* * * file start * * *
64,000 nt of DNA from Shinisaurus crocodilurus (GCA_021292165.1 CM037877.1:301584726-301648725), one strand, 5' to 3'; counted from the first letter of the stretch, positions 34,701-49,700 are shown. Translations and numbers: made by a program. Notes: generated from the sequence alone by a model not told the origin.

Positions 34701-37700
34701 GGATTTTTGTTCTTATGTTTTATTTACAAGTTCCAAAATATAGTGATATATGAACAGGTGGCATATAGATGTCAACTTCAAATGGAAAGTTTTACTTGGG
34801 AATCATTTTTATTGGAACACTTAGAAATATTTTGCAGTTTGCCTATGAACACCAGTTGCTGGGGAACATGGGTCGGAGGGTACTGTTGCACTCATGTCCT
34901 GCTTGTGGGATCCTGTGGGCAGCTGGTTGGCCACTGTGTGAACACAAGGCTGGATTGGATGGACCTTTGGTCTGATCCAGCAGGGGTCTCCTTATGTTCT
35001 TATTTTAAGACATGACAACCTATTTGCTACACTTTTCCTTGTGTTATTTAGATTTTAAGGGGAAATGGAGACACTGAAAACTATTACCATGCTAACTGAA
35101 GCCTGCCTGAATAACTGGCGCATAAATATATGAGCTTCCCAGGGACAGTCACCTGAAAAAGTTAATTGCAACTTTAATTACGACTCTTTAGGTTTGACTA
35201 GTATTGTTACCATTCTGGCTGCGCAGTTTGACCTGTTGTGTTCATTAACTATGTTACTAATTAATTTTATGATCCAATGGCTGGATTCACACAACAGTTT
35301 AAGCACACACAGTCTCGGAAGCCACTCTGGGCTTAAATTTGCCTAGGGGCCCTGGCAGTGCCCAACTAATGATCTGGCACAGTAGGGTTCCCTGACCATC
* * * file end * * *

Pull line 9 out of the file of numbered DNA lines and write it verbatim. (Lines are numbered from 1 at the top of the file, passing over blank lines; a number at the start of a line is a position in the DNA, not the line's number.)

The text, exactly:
35301 AAGCACACACAGTCTCGGAAGCCACTCTGGGCTTAAATTTGCCTAGGGGCCCTGGCAGTGCCCAACTAATGATCTGGCACAGTAGGGTTCCCTGACCATC